„The writer and journalist Will Self has said he was stopped by police while out walking with his son because they suspected he was a paedophile.
The 51-year-old, who also regularly appears on television, was enjoying a long walk with his 11-year-old when a squad car and a police van stopped him on a Yorkshire roadside.
Self, author of Great Apes and The Book of Dave, said he was questioned about what he and the schoolboy were doing out walking together and his details were checked on the police national computer (PNC).
Self, an enthusiastic rambler, and his son set off in July from London to Whitby, North Yorkshire, on their walking holiday.
„No Englishman enjoying a ramble with his son should face examination by police at the roadside on suspicion of being a sexual predator,“ Self wrote in the Mail on Sunday.
With Self wearing full rambling gear and his son carrying a walking staff, the pair crossed the Humber bridge after 11 days on foot and were aiming to reach a bed and breakfast in North Dalton.
To shave some time off their walk while in Bishop Burton near Beverley, Self asked a security guard at an agricultural college if they could cut through the establishment’s grounds. The answer was a firm no.
Self said: „The insinuation that I might pose some sort of threat to young people – in a word, that I might be a paedophile – was underscored by his eyes then sliding to my drooping son. He was being absurd and offensive.“
The security guard at Bishop Burton college went on to report him to the police, who drafted in a specialist female officer from 30 miles away „since there was a presumption that a child might have to be taken into custody“, according to Self.
The writer said the officer had already recognised him from the BBC comedy Shooting Stars but still phoned his details through to the PNC.
„He saw the absurdity of the idea that I would deliberately approach a security guard, in full walking equipment, while abducting a child …
„Far from acting as some sort of local hero, the guard had abused a child himself, in particular by exposing my son to the spectacle of his father – who was guilty of nothing – being grilled by the police on the roadside as if he were engaged in a perverse activity.“
He added: “Can there be a more disturbing parable of the Britain we have become?”
The father-of-four said he did not want the security guard punished, but wanted an apology.
None was forthcoming, with the school saying the guard had a second encounter with Self and his son in which he overheard them talking about walking to North Dalton, so he called the police out of concern knowing how far it was.
Self added: “Of course, whether or not this is true, it was contradicted by what the policeman had told me – and I know who I’m more inclined to believe.”“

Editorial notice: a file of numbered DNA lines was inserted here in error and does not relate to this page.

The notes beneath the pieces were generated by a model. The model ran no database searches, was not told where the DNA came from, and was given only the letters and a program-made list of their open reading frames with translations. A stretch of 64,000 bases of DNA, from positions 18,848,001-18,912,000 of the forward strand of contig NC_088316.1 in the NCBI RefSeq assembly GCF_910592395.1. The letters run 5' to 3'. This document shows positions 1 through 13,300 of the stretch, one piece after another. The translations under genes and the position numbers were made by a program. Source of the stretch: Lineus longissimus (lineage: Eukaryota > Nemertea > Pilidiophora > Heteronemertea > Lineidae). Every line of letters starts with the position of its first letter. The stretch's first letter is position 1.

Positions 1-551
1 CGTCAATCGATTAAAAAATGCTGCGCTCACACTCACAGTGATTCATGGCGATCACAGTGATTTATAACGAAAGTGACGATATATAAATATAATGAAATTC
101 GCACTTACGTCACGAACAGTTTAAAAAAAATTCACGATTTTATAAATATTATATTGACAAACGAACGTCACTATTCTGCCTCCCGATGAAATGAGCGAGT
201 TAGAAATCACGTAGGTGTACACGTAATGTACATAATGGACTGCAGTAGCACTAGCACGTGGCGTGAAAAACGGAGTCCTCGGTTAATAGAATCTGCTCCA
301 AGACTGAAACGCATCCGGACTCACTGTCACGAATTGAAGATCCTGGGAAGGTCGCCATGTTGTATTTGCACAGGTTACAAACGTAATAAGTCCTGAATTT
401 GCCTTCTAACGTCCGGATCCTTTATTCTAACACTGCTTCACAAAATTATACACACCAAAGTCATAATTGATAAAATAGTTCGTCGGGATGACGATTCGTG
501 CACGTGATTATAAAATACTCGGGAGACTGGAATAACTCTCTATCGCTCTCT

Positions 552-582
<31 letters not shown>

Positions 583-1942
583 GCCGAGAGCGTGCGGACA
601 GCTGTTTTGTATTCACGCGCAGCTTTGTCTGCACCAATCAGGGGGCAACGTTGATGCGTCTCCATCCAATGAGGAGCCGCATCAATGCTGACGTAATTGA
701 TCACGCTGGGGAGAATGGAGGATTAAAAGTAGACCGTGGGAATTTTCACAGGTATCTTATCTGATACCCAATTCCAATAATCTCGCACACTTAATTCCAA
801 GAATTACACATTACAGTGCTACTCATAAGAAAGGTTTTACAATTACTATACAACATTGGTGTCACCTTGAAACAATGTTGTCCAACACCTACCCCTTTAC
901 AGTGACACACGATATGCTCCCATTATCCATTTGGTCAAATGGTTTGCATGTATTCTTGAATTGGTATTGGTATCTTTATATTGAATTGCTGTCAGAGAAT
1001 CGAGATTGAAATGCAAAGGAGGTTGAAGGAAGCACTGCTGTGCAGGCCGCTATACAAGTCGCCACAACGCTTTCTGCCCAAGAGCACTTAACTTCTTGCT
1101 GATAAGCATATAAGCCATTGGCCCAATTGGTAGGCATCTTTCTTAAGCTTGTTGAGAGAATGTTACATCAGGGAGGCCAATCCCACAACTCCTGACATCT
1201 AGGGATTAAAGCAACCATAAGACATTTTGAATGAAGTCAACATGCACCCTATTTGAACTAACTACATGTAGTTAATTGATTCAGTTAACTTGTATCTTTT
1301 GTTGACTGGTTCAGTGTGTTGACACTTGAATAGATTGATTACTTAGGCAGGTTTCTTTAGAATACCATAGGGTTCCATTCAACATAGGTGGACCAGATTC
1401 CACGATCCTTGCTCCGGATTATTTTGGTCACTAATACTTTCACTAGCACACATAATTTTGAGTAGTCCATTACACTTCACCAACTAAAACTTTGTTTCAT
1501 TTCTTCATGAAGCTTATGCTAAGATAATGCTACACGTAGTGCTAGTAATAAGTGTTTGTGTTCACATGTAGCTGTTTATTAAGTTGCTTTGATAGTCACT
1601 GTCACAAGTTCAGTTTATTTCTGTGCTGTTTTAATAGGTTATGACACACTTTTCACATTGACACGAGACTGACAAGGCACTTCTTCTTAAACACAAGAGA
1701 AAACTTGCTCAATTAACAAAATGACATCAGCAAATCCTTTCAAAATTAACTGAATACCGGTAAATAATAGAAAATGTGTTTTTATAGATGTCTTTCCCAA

Will Self: I was reported as ‘suspected paedophile’ when out with my son | Books | theguardian.com
If anything beats the absurdity of the described situation, it’s the first comment from a reader calling himself :
“does Will Self believe he has the right to walk across private property”
I have no way of knowingwhat Self does or doesn’t believe, of course. I do believe though, that anyone has the right to ask if they can walk across some property—especially if it‘s a semi-public one like a park-like campus. But that’s not the point—after all, Self wasn’t stopped because he had been trespassing, or because he asked if he and his son could walk across the property. He was stopped because the guard reported him to the police for the sole reason that he was in the company of his own son.
“does he not welcome concern for his child’s welfare? ”
No, apparently not if the supposed threat to his child‘s “welfare” is simply being in his own father’s company in public. Self plausibly complains that his boy’s “welfare” was be more seriously threatened by witnessing his own father being treated like a potential criminal for nothing more “perverse” than having taken him for a walk: „[…] exposing my son to the spectacle of his father – who was guilty of nothing – being grilled by the police on the roadside as if he were engaged in a perverse activity.“ So yes, Self apparently is concerned about his child’s welfare after all.
“Also the complaint to the Police was concerned with child abuse i.e. walking an excessive distance not paedophilia.”
There is absolutely nothing in the story that justifies this statement, which is merely repeating the feeble excuse offered by the college after it turned out the guard had made a fool of his or herself. (“the school saying the guard had a second encounter with Self and his son in which he overheard them talking about walking to North Dalton, so he called the police out of concern knowing how far it was”). On the contrary, it unambiguously states that he felt under “suspicion of being a sexual predator” (as opposed to an overly ambitious hiker) and that the police had explained their intervention with this suspicion. Also, if there had been any real concern about the distance father and son were intending to walk, their reaction should have been warning Self about it, rather than just checking his criminal background, shouldn’t it? Lastly, if the guard came as close to Self and his son as to overhear them talking about their “too-far” destination, wouldn’t it have been a more natural reaction to tell Self something along the lines of “I’m afraid that might be a bit too far for the two of you” – rather than calling the police, that is?
In sum, you can only subscribe to Self‘s diagnosis that “the paedophile hysteria that seems to warp people’s reason”; that’s certainly true for the guard.